Advice From the Trenches: Better Service Equals Increased Revenues
For Sara Lee Bakery Group customers, the idea of good service was just pie in the sky. The division of Sara Lee Corp. had no central repository for its customers' problems and complaints, which meant there was no way
to track customer satisfaction. Customers--supermarkets--had trouble ordering extra product, reporting missing items, or questioning pricing.
"Typically we'd hear 'Your service is terrible,'" says John Shepard, the company's senior zone vice president, Arizona zone. "We had gone to an automated voicemail system and customers could get caught in voicemail hell."
Sometimes the company's sales representatives lost calls. Their customers called with gripes, which were swept under the rug or ignored. Other times callers went through multiple channels before they made it to someone who could address their problem. As a result, a turnaround time of two to three days wasn't unusual.
Shepard says he started investigating software that would reduce turnaround time to two hours and give Sara Lee a better overall idea of its business practices. At the time everything on the market was either too expensive or would require significant customization. But when Shepard heard about an automated system that a large Dallas hospital was using, he decided to give it a shot.
The software, VisionWare's Tele-Scope, was appealing because it addressed all of Sara Lee's needs. It tracks and routes calls, triggers automatic paging, and provides a centralized database that can be sliced and diced into call categories.
Tele-Scope took about 45 days to implement. Sara Lee's infrastructure wasn't a perfect fit for it, so the company installed a new server and several new PCs. Sara Lee also focused on several changes to its corporate culture. For example, when the software went live everyone got replacement business cards with the new, nationwide toll-free number. In addition, letters went out to all the company's customers asking them to discard all other contact telephone numbers.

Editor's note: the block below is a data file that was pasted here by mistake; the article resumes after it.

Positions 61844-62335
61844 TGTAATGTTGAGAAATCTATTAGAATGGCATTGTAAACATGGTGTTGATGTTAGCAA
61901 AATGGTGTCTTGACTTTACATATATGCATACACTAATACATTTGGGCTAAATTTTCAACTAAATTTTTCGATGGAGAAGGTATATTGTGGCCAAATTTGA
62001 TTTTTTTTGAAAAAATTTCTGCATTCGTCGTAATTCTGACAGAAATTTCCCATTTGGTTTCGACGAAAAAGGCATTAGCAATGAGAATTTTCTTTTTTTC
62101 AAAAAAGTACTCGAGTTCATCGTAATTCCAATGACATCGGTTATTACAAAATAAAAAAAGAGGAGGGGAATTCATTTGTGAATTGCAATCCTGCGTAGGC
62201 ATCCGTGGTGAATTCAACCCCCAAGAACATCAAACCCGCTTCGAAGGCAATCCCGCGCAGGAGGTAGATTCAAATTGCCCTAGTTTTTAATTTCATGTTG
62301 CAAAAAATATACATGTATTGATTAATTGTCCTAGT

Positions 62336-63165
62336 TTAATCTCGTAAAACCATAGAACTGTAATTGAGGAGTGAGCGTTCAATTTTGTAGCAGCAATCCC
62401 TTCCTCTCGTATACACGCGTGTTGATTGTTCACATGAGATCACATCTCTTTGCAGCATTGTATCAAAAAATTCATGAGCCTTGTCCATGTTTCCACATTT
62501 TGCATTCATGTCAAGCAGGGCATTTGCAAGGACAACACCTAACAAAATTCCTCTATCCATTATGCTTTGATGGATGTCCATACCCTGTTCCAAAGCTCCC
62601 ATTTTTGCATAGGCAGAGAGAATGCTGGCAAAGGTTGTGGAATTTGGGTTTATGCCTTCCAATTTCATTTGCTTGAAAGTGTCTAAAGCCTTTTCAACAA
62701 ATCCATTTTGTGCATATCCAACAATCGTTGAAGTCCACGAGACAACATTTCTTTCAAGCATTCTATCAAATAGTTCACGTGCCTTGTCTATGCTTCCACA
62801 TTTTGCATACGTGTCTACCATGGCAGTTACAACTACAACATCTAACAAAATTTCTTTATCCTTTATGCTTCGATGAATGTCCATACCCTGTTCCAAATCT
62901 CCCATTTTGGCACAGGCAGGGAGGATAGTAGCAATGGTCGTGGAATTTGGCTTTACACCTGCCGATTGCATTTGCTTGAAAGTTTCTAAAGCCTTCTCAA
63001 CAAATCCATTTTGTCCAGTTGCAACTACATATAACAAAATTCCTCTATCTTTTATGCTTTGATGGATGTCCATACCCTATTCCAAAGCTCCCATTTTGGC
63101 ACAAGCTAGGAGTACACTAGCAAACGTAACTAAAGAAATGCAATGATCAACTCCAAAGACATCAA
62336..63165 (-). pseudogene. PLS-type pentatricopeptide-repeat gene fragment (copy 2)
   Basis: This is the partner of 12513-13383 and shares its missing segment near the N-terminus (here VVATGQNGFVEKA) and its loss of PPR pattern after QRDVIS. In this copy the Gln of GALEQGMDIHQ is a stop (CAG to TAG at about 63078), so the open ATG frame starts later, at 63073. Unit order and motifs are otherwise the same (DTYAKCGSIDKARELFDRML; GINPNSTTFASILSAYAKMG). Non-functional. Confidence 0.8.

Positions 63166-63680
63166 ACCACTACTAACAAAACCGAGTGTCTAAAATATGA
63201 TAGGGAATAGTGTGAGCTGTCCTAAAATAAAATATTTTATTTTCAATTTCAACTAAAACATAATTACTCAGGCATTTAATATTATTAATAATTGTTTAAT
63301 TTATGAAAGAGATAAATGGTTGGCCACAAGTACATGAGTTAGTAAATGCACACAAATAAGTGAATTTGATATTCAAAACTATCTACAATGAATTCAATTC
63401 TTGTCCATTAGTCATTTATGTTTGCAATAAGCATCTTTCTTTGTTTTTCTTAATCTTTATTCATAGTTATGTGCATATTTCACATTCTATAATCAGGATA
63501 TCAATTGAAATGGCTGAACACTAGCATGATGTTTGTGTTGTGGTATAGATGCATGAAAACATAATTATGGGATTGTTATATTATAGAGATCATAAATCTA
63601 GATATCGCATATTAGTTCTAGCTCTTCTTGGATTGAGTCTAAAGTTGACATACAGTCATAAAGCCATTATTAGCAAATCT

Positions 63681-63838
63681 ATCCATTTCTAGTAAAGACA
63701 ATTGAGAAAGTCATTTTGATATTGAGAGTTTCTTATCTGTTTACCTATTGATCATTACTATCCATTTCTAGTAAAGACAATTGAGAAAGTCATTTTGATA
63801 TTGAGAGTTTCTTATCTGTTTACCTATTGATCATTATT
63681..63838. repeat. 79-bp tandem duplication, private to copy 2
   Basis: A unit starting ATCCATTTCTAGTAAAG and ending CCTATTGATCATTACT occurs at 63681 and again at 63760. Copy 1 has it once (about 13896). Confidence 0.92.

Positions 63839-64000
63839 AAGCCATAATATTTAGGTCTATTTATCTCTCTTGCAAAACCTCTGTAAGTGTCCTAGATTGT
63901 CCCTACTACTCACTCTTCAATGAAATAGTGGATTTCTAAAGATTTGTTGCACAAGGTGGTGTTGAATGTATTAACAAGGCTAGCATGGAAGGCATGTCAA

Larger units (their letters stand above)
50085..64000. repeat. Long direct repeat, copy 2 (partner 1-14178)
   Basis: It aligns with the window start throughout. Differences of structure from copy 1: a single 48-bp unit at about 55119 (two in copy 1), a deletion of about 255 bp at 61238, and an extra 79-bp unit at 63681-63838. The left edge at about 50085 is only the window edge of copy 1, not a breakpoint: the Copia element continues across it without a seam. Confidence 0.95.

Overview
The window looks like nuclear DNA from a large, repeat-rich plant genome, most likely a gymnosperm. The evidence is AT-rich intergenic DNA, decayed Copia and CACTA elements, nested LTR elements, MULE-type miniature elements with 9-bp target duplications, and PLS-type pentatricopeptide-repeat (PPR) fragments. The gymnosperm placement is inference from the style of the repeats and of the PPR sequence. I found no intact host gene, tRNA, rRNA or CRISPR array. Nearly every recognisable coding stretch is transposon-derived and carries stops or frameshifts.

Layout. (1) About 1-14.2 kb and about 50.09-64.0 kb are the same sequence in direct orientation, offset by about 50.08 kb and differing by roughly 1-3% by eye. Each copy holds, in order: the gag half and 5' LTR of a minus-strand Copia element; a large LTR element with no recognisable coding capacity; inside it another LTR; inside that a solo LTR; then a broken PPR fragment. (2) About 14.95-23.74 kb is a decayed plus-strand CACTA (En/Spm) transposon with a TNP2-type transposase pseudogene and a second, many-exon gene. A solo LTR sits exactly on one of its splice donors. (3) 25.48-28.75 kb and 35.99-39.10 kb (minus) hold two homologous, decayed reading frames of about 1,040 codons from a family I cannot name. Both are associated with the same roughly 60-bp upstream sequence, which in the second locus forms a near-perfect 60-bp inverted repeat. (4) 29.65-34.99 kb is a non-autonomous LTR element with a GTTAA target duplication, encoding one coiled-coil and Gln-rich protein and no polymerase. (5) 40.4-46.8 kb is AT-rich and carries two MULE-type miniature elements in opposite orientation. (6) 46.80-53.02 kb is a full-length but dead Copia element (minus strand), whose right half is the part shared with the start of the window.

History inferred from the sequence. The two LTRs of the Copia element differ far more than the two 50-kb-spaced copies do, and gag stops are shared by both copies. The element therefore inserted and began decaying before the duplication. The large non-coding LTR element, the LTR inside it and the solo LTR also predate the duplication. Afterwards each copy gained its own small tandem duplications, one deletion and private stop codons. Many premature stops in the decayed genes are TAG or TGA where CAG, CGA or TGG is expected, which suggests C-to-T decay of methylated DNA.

But even with all of the proactive preparation, the process didn't go as easily as one might expect, Shepard says. "The lowest common denominator doesn't want the boss to know he or she screwed up, so they still tried to take care of it themselves," he says. "It was really a major culture change for us."
Some company employees told their customers to ignore the edict. Shepard helped ease the transition by refusing to let his managers use the new phone system as a disciplinary tool. Instead, it was used as a training tool. The company used what it learned during the implementation and training process to avoid making the same mistakes twice. Slowly, customers and employees came around. The benefits have been impressive.
Sara Lee's revenues have increased as a result of the new system, Shepard says. The system paid for itself within 18 months and call volume dropped from more than 200 calls per day to fewer than 75.
The company continues making improvements to its customer service process using the software. This quarter a voice recognition feature that lets customers go in and make changes to orders will come online. "Customers don't have time to call in and say they need an extra 100 items," Shepard says. "This is going to make things much easier for customers and for us."